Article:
Echo starts our trend of good, logical decisions that put people at odds with their allies. She tells Diyoza that Shaw wasn’t really locked out of the missile system. Unfortunately, she does this without Raven’s consent, so while Raven goes along with it and sells Shaw out so Echo can put her USB drive into the computer, she’s not pleased about it. And Shaw gets thrown in with the prisoners with his own shock collar, so he’s not pleased either.

Basically everything going on in Shallow Valley, including shock collars and disease, is still an improvement on what Octavia is planning for them, though. Man, when Clarke and Monty (sidenote, I’m so glad Clarke and Monty got some actual scenes together) saw Cooper taking that body away, Brit and I were sure it was time for a cannibalism reveal, but “we’ve been breeding these gross worms” is maybe even grosser?? Like damn, guys.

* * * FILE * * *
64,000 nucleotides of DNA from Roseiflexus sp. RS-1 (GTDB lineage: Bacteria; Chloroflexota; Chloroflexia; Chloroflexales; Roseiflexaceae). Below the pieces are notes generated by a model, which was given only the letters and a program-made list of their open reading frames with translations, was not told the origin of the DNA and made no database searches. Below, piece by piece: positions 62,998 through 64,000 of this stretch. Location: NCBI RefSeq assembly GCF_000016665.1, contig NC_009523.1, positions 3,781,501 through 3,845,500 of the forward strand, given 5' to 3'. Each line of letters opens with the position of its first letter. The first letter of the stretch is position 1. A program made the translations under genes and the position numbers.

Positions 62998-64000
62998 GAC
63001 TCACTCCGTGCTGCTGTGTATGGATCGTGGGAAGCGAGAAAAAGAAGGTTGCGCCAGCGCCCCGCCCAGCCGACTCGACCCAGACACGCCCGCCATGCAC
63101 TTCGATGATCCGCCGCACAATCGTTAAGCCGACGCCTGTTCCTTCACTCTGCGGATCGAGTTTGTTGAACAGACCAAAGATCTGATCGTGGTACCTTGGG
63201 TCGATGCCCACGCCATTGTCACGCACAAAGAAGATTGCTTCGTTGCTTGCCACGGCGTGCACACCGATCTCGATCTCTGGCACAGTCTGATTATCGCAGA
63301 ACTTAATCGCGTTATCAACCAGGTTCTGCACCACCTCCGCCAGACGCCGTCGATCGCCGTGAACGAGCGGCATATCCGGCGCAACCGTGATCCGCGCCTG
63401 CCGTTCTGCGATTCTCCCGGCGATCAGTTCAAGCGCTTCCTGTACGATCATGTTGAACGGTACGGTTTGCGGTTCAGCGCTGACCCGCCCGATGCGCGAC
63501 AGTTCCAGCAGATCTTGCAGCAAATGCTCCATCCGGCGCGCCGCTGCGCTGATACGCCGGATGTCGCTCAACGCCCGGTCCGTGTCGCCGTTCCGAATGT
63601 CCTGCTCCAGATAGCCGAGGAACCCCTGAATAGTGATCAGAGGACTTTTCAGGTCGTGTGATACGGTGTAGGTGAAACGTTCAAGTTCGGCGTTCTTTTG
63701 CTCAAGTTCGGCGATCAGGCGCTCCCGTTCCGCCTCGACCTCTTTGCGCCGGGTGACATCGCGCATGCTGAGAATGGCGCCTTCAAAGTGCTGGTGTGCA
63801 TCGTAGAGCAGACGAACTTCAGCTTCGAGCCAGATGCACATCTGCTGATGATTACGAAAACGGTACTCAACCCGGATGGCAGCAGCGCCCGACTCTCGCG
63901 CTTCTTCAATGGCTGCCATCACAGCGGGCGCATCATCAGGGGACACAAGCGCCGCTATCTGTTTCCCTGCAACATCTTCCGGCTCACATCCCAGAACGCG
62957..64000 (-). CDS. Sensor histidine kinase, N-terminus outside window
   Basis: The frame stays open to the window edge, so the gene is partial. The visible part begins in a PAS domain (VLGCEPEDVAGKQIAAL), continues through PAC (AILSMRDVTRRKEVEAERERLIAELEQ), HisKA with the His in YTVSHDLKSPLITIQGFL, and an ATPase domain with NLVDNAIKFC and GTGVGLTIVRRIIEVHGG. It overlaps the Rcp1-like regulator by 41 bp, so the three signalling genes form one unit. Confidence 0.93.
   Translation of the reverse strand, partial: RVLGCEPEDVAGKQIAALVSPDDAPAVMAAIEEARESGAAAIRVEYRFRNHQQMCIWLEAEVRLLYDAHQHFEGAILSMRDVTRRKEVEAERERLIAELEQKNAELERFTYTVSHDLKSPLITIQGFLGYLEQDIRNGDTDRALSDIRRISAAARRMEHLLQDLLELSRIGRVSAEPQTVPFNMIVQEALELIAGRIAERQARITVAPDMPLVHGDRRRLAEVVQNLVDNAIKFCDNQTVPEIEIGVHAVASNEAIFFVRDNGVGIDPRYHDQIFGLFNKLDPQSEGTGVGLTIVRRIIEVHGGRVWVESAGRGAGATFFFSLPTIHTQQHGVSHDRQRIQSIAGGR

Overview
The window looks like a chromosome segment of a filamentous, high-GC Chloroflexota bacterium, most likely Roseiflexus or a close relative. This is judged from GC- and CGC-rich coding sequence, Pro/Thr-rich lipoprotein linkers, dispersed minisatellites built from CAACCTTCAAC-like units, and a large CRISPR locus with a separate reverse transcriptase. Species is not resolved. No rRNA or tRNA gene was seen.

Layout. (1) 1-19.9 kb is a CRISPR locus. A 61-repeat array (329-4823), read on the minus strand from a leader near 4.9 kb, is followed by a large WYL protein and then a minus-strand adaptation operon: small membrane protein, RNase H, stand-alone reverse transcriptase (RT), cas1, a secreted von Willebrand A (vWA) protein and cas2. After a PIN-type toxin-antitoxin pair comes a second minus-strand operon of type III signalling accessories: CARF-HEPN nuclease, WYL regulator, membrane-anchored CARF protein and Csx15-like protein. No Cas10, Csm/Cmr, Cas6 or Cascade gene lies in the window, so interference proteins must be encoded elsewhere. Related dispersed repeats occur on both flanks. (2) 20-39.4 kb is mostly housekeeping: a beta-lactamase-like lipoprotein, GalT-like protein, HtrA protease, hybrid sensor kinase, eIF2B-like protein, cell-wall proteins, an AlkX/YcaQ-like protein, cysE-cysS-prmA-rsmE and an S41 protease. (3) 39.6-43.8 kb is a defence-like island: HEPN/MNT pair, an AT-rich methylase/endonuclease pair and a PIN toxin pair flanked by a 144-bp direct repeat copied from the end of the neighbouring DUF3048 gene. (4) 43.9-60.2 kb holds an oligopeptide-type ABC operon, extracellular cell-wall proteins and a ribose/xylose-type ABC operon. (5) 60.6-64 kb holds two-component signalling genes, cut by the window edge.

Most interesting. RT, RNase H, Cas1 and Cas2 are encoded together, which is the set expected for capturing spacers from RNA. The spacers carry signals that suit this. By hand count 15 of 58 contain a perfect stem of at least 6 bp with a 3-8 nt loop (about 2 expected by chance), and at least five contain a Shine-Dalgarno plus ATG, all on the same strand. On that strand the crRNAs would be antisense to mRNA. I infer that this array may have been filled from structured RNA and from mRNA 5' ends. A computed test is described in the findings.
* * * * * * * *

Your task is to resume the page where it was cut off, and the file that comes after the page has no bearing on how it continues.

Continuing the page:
As biological warfare plans go, it’s not a terrible one. Also remember when the Grounders randomly used biological warfare in season one and then it never came up again? That was weird.

Anyway, Clarke and Monty are like, wtf, and they go and tell Bellamy, who’s also like wtf, and Bellamy and Clarke go and tell Indra, who completes the circle of wtf. So everyone is on the same page.

Indra mercy-kills the dude who had worms growing inside his living body (what the fuck) and then confronts Octavia about it in the worm room. Her annoyance seems to be pretty equally divided between “I can’t believe you did this” and “I can’t believe you didn’t tell me,” and I love her so, so much. Octavia throws some way harsh statements about Clarke and Bellamy’s many massacres at them and then leaves, still planning to send a mole full of worms into the Eligius camp as soon as Echo hacks their systems.